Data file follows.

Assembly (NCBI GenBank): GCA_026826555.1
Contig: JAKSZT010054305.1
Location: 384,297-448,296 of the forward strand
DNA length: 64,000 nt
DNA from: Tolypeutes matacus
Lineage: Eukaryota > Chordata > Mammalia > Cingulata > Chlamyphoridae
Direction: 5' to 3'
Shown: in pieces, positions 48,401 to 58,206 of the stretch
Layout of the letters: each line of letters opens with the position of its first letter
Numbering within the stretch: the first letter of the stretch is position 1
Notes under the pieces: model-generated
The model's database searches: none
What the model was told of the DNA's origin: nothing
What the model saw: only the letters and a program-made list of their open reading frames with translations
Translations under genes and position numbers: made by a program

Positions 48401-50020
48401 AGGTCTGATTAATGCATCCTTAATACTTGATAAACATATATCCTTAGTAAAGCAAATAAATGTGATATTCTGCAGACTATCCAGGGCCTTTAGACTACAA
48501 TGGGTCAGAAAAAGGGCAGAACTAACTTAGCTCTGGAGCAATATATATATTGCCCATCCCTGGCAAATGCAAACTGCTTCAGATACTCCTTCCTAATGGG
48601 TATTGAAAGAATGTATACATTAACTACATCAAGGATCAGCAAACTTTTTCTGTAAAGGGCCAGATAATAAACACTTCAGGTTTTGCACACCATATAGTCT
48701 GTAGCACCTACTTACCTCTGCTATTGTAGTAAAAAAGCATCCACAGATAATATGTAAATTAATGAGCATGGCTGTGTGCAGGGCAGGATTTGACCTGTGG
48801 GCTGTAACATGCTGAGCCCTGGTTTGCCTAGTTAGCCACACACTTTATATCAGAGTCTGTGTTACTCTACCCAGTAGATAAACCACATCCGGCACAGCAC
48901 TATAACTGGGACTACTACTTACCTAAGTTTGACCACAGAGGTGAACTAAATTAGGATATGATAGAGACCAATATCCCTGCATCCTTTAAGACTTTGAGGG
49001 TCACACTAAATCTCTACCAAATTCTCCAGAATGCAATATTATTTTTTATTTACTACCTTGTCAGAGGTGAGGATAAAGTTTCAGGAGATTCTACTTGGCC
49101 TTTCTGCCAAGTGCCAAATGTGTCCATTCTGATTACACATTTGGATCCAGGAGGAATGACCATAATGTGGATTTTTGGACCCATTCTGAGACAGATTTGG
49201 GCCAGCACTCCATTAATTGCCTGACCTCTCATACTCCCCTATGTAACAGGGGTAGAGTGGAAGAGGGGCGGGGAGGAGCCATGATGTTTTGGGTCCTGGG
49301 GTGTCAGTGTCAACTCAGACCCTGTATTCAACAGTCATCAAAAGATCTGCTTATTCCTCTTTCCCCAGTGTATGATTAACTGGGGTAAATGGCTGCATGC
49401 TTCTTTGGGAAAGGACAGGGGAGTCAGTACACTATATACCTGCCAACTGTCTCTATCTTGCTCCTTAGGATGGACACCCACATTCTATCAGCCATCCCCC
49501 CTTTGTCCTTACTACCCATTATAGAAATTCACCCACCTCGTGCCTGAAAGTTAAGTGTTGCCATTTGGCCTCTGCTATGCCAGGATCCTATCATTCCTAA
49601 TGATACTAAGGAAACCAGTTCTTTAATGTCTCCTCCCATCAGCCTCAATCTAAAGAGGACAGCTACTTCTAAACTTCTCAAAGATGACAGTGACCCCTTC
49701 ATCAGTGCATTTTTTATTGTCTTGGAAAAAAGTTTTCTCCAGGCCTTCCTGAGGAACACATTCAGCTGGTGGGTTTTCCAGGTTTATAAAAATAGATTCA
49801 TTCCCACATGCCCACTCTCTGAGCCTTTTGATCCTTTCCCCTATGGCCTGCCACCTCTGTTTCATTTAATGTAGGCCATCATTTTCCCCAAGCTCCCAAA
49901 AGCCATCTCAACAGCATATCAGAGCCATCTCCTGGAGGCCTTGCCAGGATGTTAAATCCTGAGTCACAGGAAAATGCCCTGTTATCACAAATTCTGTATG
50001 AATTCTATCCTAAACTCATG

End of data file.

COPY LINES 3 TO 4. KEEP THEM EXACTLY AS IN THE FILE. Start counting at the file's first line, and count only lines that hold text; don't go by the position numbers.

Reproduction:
Location: 384,297-448,296 of the forward strand
DNA length: 64,000 nt